PPAR-γ is a ligand-activated transcription factor that is primarily involved in lipid metabolism, but can also act as a transcriptional modulator to inhibit the transcription of proinflammatory mediators. Acting independently of PPAR, 15d-PGJ2 blocks proinflammatory NF-κB signaling by directly interacting with signaling molecules (20). We have also reported that 15d-PGJ2 acts in a receptor-independent manner to up-regulate the transcription of suppressor of cytokine signaling 1 and 3, resulting in suppression of JAK-STAT signals and downstream inflammatory mediator release (21).

In this study, we assessed the mechanism by which 15d-PGJ2 inhibits MCP-1 expression in IFN-γ-stimulated brain astrocytes. We found that 15d-PGJ2 suppresses MCP-1 transcription and protein secretion as a result of its actions on AP-1 and specificity protein (Sp)-1, which play key roles in the transcriptional induction of MCP-1 by IFN-γ. Specifically, we show that 15d-PGJ2 induced the PPAR-γ-independent expression of MAPK phosphatase (MKP)-1, which negatively regulates AP-1/Sp-1 signaling, resulting in the inhibition of MCP-1 expression. Our results demonstrate a novel anti-inflammatory mechanism of 15d-PGJ2 involving MKP-1 that leads to the specific suppression of MCP-1 during inflammatory processes. Although further studies will be required to determine how 15d-PGJ2 induces MKP-1 expression, our results suggest that 15d-PGJ2 analogs have therapeutic potential to attenuate inflammatory brain diseases by inducing MKP-1 expression.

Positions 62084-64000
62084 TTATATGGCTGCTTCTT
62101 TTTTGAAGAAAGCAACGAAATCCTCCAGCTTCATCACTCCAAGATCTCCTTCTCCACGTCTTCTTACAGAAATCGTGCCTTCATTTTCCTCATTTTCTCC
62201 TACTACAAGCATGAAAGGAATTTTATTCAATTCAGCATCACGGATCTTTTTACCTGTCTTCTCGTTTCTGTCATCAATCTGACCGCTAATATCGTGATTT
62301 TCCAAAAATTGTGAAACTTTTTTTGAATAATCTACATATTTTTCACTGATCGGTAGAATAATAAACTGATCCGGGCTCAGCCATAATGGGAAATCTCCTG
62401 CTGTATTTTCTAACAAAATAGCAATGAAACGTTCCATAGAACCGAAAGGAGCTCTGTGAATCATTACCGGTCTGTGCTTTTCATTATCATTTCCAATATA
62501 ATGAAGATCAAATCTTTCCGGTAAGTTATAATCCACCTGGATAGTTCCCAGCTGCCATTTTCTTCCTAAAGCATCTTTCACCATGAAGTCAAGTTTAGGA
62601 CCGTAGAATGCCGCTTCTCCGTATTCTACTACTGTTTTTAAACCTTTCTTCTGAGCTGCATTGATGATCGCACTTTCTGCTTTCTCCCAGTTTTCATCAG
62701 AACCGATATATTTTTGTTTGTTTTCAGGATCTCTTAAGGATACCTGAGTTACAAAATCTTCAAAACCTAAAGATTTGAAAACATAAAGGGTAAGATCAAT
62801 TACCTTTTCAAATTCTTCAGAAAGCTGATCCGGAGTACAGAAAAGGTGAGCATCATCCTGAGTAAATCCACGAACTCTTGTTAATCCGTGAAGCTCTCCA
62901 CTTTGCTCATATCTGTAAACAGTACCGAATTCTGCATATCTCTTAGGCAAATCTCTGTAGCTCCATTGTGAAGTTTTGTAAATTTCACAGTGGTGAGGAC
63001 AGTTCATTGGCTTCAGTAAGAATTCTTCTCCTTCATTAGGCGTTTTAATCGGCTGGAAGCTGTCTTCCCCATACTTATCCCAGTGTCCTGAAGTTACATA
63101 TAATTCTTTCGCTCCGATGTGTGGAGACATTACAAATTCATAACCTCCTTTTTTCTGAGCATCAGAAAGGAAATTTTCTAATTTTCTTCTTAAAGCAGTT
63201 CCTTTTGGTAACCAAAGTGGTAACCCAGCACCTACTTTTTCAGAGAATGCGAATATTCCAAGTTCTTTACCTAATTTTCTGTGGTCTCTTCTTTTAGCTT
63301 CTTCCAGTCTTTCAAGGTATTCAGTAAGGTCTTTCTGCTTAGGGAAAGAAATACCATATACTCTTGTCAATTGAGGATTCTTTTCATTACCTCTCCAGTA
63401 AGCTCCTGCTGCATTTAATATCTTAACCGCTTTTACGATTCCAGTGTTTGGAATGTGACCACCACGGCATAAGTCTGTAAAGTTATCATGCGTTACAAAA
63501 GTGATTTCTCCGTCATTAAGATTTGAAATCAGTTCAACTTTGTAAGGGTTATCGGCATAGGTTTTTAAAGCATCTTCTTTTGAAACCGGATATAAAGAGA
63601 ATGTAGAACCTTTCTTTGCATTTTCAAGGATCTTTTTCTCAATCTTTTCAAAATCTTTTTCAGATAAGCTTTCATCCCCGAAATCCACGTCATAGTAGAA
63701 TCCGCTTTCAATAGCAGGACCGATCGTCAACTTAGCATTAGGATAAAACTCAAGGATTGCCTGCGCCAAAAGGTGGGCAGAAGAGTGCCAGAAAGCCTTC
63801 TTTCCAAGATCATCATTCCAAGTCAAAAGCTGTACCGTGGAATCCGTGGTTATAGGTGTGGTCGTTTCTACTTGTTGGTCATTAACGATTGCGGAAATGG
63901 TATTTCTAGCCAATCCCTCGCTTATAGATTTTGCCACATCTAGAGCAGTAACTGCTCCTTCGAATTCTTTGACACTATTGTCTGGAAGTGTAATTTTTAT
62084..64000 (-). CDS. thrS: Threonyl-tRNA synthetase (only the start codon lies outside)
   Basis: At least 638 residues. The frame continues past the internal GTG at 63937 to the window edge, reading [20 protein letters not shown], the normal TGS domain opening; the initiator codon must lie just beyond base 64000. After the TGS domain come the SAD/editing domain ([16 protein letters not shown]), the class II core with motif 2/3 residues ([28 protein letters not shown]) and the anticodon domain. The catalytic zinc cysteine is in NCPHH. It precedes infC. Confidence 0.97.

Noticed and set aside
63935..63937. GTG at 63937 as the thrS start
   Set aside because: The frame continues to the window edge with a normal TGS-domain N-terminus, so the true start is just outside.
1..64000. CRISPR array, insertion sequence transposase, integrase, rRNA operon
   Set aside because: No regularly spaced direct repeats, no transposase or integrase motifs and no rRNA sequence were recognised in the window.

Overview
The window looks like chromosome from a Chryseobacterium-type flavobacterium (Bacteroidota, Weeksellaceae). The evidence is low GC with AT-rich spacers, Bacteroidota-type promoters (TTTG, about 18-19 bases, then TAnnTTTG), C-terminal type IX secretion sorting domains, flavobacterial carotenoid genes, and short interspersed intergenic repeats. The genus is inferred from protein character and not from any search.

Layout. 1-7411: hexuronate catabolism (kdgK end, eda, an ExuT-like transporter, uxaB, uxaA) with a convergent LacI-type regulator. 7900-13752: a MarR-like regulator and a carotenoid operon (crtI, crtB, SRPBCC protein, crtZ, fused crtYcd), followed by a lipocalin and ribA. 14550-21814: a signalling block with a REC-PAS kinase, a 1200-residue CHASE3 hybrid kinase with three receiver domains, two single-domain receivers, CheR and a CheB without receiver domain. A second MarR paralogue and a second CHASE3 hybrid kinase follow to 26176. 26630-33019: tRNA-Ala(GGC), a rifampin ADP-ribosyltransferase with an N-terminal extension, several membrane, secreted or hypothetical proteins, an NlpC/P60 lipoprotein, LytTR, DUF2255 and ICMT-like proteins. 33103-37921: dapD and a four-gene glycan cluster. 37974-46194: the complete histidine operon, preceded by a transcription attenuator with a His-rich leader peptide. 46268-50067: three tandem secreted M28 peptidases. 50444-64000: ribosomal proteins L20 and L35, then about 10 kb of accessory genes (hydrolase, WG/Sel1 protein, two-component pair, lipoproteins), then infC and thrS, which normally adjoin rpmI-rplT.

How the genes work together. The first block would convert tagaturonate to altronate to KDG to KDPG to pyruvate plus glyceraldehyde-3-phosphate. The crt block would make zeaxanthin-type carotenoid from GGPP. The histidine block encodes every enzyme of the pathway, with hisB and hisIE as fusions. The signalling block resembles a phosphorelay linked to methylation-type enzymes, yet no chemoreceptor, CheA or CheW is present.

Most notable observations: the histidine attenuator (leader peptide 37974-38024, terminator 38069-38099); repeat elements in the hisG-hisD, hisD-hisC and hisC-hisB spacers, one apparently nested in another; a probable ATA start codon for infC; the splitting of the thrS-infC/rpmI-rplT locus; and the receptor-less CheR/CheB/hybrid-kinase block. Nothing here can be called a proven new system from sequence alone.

IFN-γ was purchased from Calbiochem. Abs against phosphoserine, phospho-c-Jun, and phospho-JNK were purchased from Cell Signaling Technology. Anti-MKP-1 and anti-Sp-1 Abs were purchased from Santa Cruz Biotechnology. The 15d-PGJ2 was purchased from BIOMOL. SP600125 and mithramycin were purchased from Sigma-Aldrich.

Primary microglia and astrocytes were cultured from the cerebral cortices of 1-day-old Sprague Dawley rats. Briefly, cortices were triturated into single cells in MEM containing 10% FBS (HyClone), plated onto 75-cm2 T-flasks, and cultured for 2 wk. Following the removal of microglia, primary astrocytes were isolated by trypsinization.

Total RNA was isolated using easy-BLUE (Intron), and cDNA was prepared using Avian Myeloblastosis Virus reverse transcriptase (Promega), according to the manufacturer’s instructions. PCR using 32 cycles were performed with the following primers (purchased from Bioneer): GAPDH, forward, 5′-TCCCTCAAGATTGTCAGCAA-3′ and reverse, 5′-AGATCCACAACG GATACATT-3′; MCP-1, forward, 5′-ATGCAGGTCTCTGTCACGCT-3′ and reverse, 5′-CTAGTTCTCTGTCATACTGG-3′; MKP-1, forward, 5′-AGGACACCACAAGGCAGAC-3′ and reverse, 5′-TGATGGGGCTTTGAAGGTAG-3′; and PPAR-γ, forward, 5′-TCTGATTATGGGTGAAACTC-3′ and reverse, 5′-TTTCTACTCTTTTTGTGG ATC-3′.

Cell lysates for Western blot analysis, prepared as previously described (22), were centrifuged for 20 min at 13,000 rpm at 4°C. Supernatant proteins were separated by SDS-PAGE on 8% gels and transferred to nitrocellulose membranes. Membranes were incubated with primary Abs and peroxidase-conjugated secondary Abs, and bands were visualized using an ECL system (Sigma-Aldrich).

EMSAs were performed, as previously described (22). Briefly, cells were harvested and suspended in hypotonic solution (9× packed-cell volume) with occasional gentle shaking, then centrifuged at 13,000 rpm for 20 min. The nuclear extracts thus obtained were incubated with reaction buffer and [γ-32P]-labeled probe with or without a 20-fold excess of unlabeled probe. DNA-Protein complexes were separated on 6% polyacrylamide gels in Tris/glycine buffer, and dried gels were exposed to x-ray film. The oligonucleotide probe, 5′-CCTGACTCCACCTCTGGC-3′, specific for the AP-1/Sp-1 binding site of rat MCP-1 (positions −129 to −111), was purchased from Bioneer. For supershift experiments, protein extracts were incubated with 0.2 μg of phospho-c-Jun and Sp-1 Abs (Santa Cruz Biotechnology) for 1 h before the addition of γ-32P-labeled probe.